Centre releases me "for an approach" at an uncontrolled airport with no FSS on the field. I always feel like I'm playing around in Microsoft Flight Simulator when this happens. Ooh, what approach shall I fly? How shall I transition to it? Why does this feel like it shouldn't be legal? We're actually visual, but I don't do a lot of instrument approaches, so I need to fly them when I don't have to now and then to stay safe and legal for the rare times I need them.
There's an NDB approach to one end and a GNSS (Canadian for GPS) to the other. The wind is pretty much straight across the field, so I can pick either one. I'd pick the NDB, because NDB tracking is fun, especially on a windy day like this, but I got my NOTAMs like a good little pilot this morning and I recall that the NDB was NOTAMed unserviceable. The GNSS it is. I'm too high when I turn on, and remain too high and too fast for any kind of controlled approach until about two hundred feet and then do that thing I learned to do when I frequented an airport with a lot of military traffic where the controllers frequently asked me to maintain an approach speed higher than my gear speed: I plummet towards the runway until about two hundred feet agl, then pull up my nose to bleed speed. I climb, but when I lower my nose again I'm going 120 kts, with the gear and two notches of flaps deployed, ready to land. The boss says he's impressed. I feel guilty. It's a silly trick, and not a substitute for a well-planned descent, but for operational reasons were overhead the airport at 16,500' when we began our descent, and I really have to pee. The regs say I need six approaches to minima: doesn't say anything about them needing to be GOOD approaches. I promise to to better ones later.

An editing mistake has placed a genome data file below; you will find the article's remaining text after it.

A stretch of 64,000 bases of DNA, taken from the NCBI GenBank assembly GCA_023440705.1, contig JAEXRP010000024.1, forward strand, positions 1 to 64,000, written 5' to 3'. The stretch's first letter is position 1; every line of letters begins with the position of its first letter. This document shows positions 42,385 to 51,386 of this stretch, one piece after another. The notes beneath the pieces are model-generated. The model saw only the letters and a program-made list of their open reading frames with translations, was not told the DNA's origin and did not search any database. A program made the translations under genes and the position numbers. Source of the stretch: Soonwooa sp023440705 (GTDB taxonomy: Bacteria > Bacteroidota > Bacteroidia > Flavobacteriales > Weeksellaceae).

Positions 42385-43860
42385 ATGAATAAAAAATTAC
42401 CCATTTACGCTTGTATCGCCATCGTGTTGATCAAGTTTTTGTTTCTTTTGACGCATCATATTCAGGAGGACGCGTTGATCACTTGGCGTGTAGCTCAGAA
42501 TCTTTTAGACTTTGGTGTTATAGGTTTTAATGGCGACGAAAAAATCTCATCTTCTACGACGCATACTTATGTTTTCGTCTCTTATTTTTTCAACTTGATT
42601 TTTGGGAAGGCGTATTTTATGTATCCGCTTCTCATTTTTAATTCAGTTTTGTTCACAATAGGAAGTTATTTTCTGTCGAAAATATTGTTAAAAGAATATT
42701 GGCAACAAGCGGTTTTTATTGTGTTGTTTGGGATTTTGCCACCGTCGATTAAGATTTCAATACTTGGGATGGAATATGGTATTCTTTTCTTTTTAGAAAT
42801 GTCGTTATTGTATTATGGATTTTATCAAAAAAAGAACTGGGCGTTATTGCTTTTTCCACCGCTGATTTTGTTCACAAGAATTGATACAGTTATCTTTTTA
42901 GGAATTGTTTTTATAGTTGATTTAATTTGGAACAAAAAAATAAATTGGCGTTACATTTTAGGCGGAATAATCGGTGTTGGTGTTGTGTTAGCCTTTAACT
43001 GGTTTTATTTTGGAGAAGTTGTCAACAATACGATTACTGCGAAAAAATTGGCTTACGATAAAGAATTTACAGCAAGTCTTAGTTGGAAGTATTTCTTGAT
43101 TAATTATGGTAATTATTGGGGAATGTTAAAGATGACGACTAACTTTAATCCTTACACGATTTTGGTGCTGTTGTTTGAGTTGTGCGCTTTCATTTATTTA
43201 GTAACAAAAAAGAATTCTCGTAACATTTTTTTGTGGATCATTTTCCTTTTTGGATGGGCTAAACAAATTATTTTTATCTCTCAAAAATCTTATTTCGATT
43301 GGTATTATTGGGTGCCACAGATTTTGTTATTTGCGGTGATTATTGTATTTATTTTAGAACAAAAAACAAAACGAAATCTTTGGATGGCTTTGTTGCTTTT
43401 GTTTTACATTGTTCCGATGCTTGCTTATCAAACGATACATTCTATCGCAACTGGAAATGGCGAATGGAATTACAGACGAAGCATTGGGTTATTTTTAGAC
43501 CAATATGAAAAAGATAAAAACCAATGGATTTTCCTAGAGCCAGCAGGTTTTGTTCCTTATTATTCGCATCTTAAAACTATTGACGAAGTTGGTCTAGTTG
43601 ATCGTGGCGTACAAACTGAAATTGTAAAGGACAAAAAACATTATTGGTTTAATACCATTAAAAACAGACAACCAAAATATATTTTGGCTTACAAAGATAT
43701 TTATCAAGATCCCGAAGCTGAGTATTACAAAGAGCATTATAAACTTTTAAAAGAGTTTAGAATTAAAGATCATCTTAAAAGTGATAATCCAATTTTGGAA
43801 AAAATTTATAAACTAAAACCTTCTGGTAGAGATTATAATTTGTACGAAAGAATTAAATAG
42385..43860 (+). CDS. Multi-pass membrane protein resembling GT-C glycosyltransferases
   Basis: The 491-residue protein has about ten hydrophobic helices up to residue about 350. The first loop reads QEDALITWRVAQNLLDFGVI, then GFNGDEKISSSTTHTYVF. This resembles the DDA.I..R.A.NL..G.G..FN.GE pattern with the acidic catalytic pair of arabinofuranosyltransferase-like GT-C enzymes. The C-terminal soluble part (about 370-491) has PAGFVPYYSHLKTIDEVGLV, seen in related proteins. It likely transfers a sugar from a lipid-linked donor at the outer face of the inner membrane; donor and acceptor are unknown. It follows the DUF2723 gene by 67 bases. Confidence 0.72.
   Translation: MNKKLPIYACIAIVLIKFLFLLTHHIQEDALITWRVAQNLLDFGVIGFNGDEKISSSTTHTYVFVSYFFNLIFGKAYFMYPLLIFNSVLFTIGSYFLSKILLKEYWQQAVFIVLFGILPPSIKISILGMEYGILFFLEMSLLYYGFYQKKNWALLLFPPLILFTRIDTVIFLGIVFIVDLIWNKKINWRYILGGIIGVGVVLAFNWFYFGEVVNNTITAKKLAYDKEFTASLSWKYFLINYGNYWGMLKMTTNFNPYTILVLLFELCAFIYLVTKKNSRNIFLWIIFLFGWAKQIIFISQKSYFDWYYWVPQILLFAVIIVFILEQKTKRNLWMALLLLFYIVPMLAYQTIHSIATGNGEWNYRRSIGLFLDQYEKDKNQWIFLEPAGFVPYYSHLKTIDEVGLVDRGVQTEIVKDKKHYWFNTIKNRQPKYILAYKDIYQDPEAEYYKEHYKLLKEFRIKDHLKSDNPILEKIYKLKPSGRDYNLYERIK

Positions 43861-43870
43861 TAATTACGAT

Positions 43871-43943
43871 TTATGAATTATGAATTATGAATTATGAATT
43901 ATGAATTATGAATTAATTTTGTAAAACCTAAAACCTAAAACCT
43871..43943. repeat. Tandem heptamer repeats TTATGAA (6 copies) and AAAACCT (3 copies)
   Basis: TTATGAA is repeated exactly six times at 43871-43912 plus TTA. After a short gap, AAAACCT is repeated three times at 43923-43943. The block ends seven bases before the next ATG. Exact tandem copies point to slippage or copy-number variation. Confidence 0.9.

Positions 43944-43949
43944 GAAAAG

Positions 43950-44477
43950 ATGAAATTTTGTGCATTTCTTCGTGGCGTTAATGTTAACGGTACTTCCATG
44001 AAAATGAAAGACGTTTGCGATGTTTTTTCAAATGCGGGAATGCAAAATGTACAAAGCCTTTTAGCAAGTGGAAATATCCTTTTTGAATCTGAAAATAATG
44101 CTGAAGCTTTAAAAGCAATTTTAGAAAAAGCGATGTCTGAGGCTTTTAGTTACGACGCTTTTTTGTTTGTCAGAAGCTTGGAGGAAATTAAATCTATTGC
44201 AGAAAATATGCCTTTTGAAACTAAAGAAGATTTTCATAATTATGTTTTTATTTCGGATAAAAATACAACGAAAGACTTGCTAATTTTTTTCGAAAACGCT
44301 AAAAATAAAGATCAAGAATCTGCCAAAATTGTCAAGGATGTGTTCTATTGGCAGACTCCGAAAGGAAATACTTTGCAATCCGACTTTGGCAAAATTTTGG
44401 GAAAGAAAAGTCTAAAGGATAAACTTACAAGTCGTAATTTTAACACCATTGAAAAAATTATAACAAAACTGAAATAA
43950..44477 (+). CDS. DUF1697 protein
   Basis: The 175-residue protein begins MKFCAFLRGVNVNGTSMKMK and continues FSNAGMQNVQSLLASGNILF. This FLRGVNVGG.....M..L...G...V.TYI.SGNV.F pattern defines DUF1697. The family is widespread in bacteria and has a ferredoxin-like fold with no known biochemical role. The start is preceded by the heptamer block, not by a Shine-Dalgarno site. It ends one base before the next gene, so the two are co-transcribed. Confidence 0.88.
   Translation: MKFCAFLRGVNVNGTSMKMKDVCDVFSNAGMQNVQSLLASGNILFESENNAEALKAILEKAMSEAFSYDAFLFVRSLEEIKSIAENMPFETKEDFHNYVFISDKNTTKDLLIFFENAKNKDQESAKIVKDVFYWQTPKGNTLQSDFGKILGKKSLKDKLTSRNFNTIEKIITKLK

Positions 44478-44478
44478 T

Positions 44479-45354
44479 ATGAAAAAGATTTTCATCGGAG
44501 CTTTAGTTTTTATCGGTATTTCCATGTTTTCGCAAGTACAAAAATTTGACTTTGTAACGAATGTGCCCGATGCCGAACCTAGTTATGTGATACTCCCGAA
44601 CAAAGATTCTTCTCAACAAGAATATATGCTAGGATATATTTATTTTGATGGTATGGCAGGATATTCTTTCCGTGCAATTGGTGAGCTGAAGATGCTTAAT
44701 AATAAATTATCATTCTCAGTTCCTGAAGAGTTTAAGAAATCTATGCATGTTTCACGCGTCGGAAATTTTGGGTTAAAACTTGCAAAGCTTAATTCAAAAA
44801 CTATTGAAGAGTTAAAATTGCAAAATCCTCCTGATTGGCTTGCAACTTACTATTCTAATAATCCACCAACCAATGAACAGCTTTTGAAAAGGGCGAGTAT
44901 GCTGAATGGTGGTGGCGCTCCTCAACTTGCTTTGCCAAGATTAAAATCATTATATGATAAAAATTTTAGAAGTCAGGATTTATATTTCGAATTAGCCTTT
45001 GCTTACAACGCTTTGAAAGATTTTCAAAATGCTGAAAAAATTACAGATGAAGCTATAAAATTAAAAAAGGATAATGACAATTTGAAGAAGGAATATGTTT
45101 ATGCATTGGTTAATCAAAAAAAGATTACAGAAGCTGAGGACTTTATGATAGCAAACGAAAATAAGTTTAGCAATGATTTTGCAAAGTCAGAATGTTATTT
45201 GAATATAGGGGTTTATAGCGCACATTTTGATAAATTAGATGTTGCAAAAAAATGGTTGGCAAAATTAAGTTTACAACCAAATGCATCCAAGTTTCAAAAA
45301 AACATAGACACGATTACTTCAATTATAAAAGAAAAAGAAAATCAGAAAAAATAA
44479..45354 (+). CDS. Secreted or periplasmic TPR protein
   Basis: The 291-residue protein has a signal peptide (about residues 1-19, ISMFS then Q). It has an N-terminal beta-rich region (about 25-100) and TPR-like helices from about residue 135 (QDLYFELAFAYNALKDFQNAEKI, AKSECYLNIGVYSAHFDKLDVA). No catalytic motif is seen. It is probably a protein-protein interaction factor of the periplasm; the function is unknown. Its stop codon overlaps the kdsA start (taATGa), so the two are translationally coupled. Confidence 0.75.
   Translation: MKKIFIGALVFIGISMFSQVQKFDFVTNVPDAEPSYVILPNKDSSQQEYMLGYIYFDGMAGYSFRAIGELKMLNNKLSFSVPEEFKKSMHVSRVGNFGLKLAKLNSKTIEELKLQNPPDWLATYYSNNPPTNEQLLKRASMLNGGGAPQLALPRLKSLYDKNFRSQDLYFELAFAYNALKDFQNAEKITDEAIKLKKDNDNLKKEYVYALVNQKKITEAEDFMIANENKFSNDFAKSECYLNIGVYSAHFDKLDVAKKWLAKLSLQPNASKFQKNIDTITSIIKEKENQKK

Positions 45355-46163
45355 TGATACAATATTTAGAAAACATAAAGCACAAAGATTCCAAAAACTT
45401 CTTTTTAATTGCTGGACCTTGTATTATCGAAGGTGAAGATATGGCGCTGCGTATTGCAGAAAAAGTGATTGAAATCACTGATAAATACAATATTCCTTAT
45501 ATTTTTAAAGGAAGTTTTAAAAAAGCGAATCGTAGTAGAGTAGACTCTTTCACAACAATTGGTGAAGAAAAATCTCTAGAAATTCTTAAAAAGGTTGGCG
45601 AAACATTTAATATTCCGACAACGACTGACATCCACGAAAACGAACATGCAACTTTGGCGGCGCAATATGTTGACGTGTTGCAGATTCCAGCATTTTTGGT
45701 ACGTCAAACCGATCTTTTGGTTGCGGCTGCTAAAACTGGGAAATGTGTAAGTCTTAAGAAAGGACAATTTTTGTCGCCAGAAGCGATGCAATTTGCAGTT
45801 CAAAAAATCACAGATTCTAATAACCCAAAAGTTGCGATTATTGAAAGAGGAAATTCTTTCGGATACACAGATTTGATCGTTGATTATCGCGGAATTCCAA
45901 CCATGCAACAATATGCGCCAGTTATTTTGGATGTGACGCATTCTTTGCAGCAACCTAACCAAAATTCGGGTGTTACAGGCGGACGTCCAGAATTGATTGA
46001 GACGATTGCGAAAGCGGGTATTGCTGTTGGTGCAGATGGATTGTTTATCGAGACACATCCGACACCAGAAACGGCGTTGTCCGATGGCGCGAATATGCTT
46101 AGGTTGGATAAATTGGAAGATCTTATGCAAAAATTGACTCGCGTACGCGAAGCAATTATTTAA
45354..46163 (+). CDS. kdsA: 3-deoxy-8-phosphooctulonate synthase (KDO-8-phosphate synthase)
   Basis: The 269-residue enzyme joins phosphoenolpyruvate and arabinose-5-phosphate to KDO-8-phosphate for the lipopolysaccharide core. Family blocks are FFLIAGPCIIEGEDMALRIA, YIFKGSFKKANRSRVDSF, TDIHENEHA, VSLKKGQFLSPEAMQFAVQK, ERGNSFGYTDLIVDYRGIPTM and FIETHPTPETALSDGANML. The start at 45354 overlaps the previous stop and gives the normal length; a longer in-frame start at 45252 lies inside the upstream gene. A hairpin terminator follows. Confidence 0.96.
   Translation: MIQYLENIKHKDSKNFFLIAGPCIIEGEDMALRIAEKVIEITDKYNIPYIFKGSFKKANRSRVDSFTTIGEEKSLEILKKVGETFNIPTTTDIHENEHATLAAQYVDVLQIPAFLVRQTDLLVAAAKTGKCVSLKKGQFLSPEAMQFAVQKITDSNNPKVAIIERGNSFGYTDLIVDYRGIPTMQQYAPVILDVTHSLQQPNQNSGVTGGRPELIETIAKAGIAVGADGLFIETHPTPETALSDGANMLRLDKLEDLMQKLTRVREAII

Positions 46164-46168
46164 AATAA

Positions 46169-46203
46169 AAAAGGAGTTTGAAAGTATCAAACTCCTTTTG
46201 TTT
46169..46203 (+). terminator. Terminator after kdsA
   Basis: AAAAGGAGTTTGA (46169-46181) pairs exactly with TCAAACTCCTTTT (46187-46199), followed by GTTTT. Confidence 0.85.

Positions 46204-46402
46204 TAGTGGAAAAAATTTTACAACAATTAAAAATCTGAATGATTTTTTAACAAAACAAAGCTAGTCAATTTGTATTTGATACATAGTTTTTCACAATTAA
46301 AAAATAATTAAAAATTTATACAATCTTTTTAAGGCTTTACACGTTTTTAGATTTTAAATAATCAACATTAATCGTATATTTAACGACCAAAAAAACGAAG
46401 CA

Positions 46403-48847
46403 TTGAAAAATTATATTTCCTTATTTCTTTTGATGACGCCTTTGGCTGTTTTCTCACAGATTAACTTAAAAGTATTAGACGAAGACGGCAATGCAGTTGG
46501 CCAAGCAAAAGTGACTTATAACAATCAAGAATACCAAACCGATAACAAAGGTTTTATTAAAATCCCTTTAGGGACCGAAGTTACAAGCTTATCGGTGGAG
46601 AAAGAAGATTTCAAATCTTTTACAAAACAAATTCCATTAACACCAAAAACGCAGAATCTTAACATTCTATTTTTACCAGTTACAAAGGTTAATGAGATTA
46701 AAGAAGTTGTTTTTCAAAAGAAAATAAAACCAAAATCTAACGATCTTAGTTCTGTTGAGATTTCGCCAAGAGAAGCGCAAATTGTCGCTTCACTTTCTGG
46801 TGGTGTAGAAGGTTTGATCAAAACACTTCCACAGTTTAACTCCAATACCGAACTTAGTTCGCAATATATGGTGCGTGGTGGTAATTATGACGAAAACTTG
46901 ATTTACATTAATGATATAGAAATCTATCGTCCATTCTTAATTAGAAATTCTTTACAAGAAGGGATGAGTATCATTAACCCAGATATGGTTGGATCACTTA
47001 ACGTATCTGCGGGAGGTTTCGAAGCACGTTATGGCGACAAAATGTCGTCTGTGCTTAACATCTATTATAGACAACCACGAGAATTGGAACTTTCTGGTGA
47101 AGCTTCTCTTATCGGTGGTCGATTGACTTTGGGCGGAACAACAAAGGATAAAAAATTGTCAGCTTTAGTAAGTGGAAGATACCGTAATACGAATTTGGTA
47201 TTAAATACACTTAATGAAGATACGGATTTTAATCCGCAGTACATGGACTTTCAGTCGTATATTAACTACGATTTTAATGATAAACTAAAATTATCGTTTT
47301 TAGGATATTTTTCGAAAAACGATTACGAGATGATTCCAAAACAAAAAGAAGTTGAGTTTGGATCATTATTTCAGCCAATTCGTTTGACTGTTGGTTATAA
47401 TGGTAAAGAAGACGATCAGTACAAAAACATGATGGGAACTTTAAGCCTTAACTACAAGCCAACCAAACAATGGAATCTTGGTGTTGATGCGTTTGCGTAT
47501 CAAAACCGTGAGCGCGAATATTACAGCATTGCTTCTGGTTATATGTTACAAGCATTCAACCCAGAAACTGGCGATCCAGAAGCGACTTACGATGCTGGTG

The airplane is very easy to handle in a crosswind and crosswind landings are usually a non-event, with only the tiniest delay between contact for the into wind and out of wind wheels, even on those days where ATC volunteers two separate wind checks on final.
This airport is has a little chain hanging from posts near the parking lot to keep you from driving your car onto the apron, but no more significant airport security. That kind of town. We call a cab. It shows, eventually, according to the local definition of "right away." As the driver unlocks the trunk for us, I see a Christian fish symbol on the car. I don't have a problem with religious symbols on my cabs. In Vancouver they all seem to have Sikh symbols on them. But this fish turns out to have a greater significance. A strong fishy odour emanates from the back of the cab. I guess the last customers were up here fishing. The back seat has the same redolence. Apparently a passenger left behind a very small box of bait fish and it took a few days after the smell started for them to find it down the back of the trunk. Most of their fares don't use the trunk. The cab driver is telling this story as if the smell is in the past tense, but it's still very much present. Her nose must be just inured to it.